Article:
There are a handful of cottages at Manjuyod Sandbar that can be rented for day or overnight use. They are basic, wooden establishments that are pretty much camping on stilts. They have few to no amenities and it’s often necessary to bring your own sleeping bag or mattress. It’s ₱5000 for daytime use, ₱4000 for overnight and ₱9,000 for 24 hour use. When we visited, the cottages were getting a much needed facelift so they were unavailable for rental. You can check out the official website for all the details here.
WATER SPORTS IN PARADISE
The last thing we expected when we set sail for Manjuyod Sandbar was an afternoon of water tubing. This was definitely a first for us, as every sandbar we’ve been to in the Philippines has always just been a sightseeing destination. This. Was. FUN. Our boat hire provided us with a bunch of different tubes to take for a spin, and we had an absolute blast tubing in paradise. It was definitely the highlight of our entire day.
We had so much fun during our day out at Manjuyod Sandbar, and we’re honestly so glad it managed to live up to our expectations. It’s one of the most iconic destinations you can visit in Negros Oriental and we can’t recommend it enough. Manjuyod Sandbar really is a must-do when you’re in town!
LOVE SANDBARS? VISIT TURTLE ISLAND IN SIATON NEXT
Manjuyod Sandbar isn’t the only sandbar in Negros Oriental, but it is most definitely the biggest. If you’ve got a thing for exploring white sandy beaches, add Turtle Island Siaton to your list. It’s even closer to Dumaguete and you don’t even have to take a boat to get there!
PIN IT FOR LATER
WHERE TO STAY NEAR DUMAGUETE
Most people who visit Negros Oriental are told to stay in Dumaguete, but what they really mean by that is stay around Dumaguete. True, Dumaguete City has plenty of tourist inns and budget hotels, but it’s the surrounding towns of Dauin and Zamboanguita that offer the best spots to stay. There’s not a whole lot to do in the city itself, so when you stay in the nearby municipalities there’s plenty of nature to explore whilst still being nice and close to Dumaguete City. Check out our top picks for accommodation near Dumaguete City.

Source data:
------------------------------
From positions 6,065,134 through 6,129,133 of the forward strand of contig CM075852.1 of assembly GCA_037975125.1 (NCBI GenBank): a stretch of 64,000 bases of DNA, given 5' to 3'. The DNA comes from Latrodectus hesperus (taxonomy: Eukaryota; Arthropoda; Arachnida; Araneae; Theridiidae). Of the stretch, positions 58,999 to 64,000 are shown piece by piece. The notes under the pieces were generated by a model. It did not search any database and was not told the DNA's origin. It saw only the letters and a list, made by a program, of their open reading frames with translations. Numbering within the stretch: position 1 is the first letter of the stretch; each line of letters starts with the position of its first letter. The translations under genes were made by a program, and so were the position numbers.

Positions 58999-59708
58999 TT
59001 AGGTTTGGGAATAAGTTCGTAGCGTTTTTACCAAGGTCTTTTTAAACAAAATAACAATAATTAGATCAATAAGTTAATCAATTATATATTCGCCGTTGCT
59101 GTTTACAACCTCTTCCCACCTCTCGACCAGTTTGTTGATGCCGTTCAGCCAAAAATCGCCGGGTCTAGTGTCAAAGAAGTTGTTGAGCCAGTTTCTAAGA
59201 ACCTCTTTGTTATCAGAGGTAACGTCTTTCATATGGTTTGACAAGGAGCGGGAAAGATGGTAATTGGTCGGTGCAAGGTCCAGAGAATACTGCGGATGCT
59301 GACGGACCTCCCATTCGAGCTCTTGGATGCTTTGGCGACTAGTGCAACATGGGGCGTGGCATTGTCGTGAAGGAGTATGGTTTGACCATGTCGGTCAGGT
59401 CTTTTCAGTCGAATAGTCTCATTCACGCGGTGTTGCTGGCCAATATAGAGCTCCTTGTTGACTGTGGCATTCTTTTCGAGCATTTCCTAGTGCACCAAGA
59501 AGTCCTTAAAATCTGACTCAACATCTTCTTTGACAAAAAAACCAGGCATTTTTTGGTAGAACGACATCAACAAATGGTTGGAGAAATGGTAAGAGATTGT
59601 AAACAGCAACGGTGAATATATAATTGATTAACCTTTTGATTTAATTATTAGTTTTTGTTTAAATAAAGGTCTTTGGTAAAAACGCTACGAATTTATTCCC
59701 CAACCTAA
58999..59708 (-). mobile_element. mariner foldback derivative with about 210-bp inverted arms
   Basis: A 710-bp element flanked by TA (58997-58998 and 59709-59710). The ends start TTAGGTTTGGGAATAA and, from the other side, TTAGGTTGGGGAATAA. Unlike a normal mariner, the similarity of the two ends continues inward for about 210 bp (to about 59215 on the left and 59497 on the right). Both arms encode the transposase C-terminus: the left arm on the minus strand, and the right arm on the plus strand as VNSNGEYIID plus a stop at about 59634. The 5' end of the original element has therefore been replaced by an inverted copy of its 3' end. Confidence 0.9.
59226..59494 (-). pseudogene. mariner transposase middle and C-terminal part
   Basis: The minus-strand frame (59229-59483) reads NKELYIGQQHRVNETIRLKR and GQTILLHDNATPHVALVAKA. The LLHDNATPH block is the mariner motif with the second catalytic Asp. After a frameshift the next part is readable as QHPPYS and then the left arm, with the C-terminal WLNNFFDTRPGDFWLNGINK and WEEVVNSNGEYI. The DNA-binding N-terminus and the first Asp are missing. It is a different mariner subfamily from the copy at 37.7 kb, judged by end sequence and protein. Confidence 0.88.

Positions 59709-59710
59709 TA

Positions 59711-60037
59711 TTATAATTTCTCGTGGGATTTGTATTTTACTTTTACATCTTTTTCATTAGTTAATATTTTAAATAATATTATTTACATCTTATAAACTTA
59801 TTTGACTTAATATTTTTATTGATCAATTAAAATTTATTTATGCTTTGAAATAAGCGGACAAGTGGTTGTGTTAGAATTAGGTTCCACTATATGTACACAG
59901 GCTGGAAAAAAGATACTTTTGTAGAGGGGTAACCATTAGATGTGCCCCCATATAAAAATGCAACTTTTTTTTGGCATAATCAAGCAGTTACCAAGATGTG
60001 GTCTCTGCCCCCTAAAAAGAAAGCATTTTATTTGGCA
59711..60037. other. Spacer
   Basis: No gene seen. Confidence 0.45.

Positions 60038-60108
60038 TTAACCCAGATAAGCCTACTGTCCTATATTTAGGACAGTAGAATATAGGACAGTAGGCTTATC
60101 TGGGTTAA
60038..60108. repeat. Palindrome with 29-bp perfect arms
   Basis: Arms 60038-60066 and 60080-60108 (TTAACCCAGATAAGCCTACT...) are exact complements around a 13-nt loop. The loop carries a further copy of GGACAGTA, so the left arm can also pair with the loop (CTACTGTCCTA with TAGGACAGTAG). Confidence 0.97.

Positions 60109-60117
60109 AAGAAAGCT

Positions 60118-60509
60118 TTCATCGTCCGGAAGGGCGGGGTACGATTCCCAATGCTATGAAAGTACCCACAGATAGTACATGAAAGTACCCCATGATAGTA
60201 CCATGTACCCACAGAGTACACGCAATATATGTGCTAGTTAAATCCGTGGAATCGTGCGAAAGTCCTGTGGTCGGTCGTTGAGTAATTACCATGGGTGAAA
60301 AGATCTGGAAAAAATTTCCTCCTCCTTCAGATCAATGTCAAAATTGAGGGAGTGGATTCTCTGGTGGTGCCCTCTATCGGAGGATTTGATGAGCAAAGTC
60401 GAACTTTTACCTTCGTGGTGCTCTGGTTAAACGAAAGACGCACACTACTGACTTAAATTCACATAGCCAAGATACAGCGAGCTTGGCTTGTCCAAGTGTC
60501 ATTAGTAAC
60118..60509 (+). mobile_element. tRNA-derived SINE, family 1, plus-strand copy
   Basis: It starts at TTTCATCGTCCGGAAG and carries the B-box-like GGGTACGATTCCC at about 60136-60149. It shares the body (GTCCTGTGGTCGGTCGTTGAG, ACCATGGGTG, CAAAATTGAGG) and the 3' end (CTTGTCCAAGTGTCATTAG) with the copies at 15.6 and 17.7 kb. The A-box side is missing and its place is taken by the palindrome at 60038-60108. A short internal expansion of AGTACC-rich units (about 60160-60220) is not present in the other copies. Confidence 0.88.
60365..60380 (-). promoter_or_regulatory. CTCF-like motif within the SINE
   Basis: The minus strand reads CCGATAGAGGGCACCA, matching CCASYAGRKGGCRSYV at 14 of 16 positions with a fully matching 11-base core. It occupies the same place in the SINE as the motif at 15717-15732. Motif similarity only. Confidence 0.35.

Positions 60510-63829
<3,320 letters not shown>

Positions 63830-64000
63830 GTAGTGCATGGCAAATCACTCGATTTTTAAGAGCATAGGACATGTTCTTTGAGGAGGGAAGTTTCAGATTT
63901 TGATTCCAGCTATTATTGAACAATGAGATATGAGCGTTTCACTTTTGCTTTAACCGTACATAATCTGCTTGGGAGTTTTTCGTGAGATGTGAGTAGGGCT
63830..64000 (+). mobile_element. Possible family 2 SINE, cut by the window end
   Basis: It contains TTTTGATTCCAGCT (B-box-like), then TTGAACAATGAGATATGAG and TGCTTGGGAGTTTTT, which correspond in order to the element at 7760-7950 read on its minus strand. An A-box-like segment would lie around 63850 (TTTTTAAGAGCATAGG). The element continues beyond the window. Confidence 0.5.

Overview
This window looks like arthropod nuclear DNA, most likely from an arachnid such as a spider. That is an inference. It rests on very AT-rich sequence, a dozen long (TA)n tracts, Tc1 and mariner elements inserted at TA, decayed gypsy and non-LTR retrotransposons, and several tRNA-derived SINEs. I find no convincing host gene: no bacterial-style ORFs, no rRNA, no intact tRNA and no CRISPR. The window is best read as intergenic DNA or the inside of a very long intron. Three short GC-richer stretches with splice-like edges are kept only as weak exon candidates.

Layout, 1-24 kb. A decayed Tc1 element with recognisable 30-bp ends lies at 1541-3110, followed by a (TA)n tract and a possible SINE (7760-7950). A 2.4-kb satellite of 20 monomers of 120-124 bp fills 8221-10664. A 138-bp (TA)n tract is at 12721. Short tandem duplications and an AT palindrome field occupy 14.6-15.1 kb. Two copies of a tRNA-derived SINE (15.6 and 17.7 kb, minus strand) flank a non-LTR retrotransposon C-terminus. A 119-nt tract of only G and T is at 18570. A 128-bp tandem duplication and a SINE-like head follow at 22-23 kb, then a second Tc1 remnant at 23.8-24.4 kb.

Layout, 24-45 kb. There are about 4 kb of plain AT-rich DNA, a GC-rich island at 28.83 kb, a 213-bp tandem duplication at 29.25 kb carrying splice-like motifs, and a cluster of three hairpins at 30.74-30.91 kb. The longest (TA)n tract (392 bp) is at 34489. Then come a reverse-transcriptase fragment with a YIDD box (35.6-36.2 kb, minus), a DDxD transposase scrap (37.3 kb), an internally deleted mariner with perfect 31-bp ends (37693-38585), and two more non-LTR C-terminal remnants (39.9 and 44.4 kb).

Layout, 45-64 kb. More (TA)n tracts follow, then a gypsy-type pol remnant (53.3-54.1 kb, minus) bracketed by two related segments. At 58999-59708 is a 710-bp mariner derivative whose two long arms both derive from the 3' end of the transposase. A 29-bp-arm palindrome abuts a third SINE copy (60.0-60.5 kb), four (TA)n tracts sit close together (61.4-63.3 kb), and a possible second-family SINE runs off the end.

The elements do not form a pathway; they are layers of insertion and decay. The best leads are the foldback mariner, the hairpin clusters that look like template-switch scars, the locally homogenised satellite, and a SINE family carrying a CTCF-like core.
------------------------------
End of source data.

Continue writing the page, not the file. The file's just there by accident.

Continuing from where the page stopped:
LUXURY: Atmosphere Resorts & Spa, Dauin
Atmosphere Resorts & Spa in Dauin is the resort to stay at if you’ve got a big budget and fancy the finer things in life. Atmosphere has hosted its fair share of local celebrities and deep pocketed divers looking for the best beachfront luxury in Dauin. Read our full review of Atmosphere Resorts & Spa here.
MIDSCALE: Mike’s Dauin Dive Resort, Dauin
If you want to stay by the ocean without breaking the bank, Mike’s Dauin Dive Resort in Dauin is a comfortable midscale accommodation option perfect for diving enthusiasts. If you’ve never dived before, you can get your certification at Mike’s, and divers of all skill sets can enjoy the abundance of macro diving opportunities in and around Dauin.
BUDGET: Bongo Bongo Divers, Dauin
Bongo Bongo Divers is one of the most popular hostels in Dauin for backpackers looking for cheap accommodation in a convenient location. The rooms are simple, without any glitz and glam, but the vibe is fun and welcoming. They have a variety of room styles to choose from, ranging from couples rooms to AC or fan only dorms.
AIRBNB: Villa Amani, Zamboanguita
Villa Amani in Zamboanguita is the perfect holiday home for small families or groups of friends looking for privacy that a traditional resort or hotel can’t offer. The main house sleeps 4 with additional space for 2 in the guest house, or you can book the guest house separately if it’s just the 2 of you and you’re on a budget. The property has a swimming pool, an unbeatable view of Apo Island and kayaks to use whenever you want. Read our full review of Villa Amani here.
MORE NEGROS ORIENTAL GUIDES:
Red Rock Hot Spring, Valencia
Secret Hot Spring & Waterfall, Dauin
Baslay Hot Spring, Dauin
Pulangbato Falls, Valencia
Upper Pulangbato Falls, Valencia
Lake Balinsasayao & Danao Twin Lakes, Sibulan
Casaroro Falls, Valencia
Swimming with Apo Island Turtles, Dauin
Original Casaroro Falls, Valencia
Tottyn Falls, Valencia
Dumaguete Belfry Tower